On Nov. 8, CalRecycle held a workshop on labels required for products with batteries. This workshop was a good opportunity to point out that, under California law: "no person shall sell or offer for sale in this state any rechargeable consumer product unless the product meets all of the following requirements: (1) The rechargeable battery is easily removable from the rechargeable consumer product or is contained in a battery pack that is easily removable from, the product."
You have probably noticed that you have a lot of products with batteries that are not only easily removable, they are essentially impossible. The original law specified the battery types which the law would apply to, and it not include lithium-ion cells, which are the most common batteries in our modern electronics.
We submitted the letter below to improve the labeling of products, but we believe more needs to be done to address the issues around consumer products with unremovable batteries.
Re: CalRecycle Informal Rulemaking Workshop Dry Cell Battery Management Act: Amendment to Labeling Requirements
Friday, November 8, 2019
We are pleased to see CalRecycle addressing issues with batteries in the waste stream. The stated goals of PRC § 15013 include requiring that for all products which contain rechargeable batteries, those batteries should be easily removable. As you know, there are many consumer products that fall far short of these goals.
The law describes the commonly-used battery types at the time of its adoption, but battery technologies have changed rapidly since then, and lithium-ion batteries are the most common type of rechargeable batteries in consumer products.
The gap between the rules for older rechargeable battery types and the way batteries are used in modern products is enormous, and this comes at a cost. We believe an important intermediate step in addressing this gap is to label whether or not a lithium-ion battery is replaceable.
We believe the best way to define whether or not a battery is replaceable would be whether the manufacturer provides instructions on how to replace the rechargeable battery using commonly available tools (these instructions, ideally, would also include how to safely handle the used battery). Products that contain a non-replaceable battery should be labeled as such on the outside packaging of the product. We also request that the label for a product with a non-replaceable battery should include the lifespan of the product.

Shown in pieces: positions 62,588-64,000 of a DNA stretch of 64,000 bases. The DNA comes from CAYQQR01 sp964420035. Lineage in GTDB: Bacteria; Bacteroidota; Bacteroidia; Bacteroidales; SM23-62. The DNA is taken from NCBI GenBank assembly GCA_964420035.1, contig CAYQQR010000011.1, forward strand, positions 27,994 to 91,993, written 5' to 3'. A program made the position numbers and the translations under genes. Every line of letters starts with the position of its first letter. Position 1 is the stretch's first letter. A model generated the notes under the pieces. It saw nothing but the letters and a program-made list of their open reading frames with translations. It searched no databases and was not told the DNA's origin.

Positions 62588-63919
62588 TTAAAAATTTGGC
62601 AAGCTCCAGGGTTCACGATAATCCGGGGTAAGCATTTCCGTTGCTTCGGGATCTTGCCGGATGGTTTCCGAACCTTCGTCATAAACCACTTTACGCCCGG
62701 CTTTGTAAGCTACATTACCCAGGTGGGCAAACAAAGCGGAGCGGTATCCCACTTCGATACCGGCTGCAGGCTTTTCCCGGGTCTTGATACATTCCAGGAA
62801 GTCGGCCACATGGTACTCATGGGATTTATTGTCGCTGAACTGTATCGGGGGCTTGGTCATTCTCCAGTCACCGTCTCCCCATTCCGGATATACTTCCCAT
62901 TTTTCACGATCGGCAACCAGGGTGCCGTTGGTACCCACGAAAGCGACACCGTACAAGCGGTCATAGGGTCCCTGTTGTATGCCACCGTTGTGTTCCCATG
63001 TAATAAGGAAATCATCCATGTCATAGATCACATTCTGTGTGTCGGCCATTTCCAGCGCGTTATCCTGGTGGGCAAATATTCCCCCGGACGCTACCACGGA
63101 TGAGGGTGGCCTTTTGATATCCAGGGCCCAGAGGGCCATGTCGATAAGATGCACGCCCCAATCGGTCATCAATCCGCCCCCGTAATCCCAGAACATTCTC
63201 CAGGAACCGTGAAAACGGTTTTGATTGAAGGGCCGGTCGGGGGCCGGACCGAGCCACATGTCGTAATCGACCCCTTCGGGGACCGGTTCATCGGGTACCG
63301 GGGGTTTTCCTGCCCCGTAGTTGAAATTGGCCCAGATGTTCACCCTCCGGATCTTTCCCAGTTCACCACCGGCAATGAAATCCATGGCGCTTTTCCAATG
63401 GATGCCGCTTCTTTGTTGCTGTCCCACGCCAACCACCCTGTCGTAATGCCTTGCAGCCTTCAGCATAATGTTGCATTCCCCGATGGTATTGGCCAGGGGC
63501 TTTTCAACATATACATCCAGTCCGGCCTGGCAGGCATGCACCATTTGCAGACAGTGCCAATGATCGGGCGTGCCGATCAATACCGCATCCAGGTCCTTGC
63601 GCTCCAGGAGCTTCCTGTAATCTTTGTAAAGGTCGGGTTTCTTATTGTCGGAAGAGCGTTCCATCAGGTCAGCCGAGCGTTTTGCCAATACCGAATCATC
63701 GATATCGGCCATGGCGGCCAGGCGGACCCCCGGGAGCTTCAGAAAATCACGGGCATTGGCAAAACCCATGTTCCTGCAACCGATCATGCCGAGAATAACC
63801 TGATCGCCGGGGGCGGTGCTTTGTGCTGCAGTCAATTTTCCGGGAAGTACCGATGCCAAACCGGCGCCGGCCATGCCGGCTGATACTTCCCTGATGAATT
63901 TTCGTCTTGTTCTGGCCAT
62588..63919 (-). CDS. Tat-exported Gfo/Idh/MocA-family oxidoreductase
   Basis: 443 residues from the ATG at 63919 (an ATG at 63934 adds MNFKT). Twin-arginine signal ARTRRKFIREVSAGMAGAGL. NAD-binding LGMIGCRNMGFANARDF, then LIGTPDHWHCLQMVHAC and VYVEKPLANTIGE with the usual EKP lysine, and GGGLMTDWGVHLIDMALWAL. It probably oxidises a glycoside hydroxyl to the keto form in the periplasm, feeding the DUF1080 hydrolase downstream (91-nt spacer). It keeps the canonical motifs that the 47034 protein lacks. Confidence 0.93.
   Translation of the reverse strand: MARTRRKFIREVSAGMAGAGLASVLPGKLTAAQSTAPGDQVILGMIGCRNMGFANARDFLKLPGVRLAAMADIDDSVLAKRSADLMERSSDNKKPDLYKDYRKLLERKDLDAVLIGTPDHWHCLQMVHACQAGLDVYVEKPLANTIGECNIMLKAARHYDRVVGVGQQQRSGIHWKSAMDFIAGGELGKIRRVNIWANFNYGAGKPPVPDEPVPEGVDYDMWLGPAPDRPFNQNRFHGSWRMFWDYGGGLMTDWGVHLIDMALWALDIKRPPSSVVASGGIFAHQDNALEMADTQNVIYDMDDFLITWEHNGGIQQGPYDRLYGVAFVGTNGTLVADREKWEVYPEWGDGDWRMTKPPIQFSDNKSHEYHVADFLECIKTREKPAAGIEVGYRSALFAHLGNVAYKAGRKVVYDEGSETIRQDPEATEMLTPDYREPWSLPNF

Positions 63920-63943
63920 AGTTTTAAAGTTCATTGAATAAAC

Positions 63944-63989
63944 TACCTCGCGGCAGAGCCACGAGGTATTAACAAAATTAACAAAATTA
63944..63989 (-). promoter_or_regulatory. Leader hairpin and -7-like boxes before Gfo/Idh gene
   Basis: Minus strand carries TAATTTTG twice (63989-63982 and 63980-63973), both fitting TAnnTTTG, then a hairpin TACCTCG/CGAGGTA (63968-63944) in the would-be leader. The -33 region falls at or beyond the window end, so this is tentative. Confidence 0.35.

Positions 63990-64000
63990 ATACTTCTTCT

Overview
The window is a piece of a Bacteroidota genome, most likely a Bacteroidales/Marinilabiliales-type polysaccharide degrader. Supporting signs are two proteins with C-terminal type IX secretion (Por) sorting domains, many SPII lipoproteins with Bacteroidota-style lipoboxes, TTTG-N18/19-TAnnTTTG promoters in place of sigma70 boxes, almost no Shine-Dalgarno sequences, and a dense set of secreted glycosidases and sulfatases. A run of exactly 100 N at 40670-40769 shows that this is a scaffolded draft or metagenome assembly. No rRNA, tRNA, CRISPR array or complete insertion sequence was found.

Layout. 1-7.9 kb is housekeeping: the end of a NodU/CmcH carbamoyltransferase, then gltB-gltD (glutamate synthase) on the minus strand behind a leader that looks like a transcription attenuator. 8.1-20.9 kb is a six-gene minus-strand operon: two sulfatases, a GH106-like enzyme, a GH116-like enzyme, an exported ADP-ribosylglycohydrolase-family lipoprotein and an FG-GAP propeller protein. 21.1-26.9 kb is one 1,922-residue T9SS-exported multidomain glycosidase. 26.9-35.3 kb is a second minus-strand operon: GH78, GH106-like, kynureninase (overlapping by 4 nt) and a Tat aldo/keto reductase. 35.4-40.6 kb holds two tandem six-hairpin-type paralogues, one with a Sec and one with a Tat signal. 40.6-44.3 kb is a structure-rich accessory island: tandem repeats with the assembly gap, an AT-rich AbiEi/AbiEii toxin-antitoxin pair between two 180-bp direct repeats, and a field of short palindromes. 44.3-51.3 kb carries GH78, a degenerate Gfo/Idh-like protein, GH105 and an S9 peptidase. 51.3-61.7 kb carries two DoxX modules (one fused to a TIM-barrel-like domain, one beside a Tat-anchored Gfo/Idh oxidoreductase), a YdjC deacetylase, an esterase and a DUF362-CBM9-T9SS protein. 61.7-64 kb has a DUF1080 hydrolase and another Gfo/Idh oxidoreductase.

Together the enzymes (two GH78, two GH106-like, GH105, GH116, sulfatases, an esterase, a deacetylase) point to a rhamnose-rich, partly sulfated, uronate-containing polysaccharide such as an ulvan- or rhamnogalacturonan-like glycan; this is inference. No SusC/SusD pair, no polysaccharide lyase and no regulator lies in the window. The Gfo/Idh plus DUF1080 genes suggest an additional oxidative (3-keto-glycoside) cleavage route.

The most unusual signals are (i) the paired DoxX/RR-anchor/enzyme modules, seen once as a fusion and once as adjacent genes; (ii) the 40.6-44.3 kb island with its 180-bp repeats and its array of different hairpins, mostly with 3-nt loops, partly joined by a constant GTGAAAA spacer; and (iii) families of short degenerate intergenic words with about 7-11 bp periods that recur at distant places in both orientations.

These additional changes would enable consumers to include battery-replaceability as a part of their purchasing decisions. Rechargeable batteries are guaranteed to eventually wear out and are a common mode of failure for electronic devices. If manufacturers design products this way, they should indicate the lifespan to the consumer. When the batteries cannot be replaced, it significantly reduces the long term value of the device. Consumers should be informed.
Consumers who buy products with replaceable batteries should be given proper instructions for safely replacing the battery. This would also make processing safer at waste management facilities -- addressing well-documented safety concerns.
Our recent report, What are Californians Fixing?, shows that of the near 8 million unique visitors to iFixit’s online repair guides in California in 2018, the most popular guides dealt with battery replacement and other battery-related issues.
By labeling whether or not batteries are replaceable, consumers would be given the chance to extend the life of their device, providing a better value, and reduce the amount of e-waste that is produced in our state. We are also concerned with fires at waste facilities caused by batteries which are not properly removed, or are too challenging to remove safely. We hope to provide better instructions to facilities, and reduce the amount of battery-powered products disposed of improperly.
There are many benefits to be had by labeling whether or not the rechargeable battery in a device is replaceable and including instructions on how to do the replacement. For these reasons, we recommend that CalRecycle includes these changes in their suggestions.
National Right to Repair Advocate for CALPIRG and U.S. PIRG
National Right to Repair Campaign Director for CALPIRG and U.S. PIRG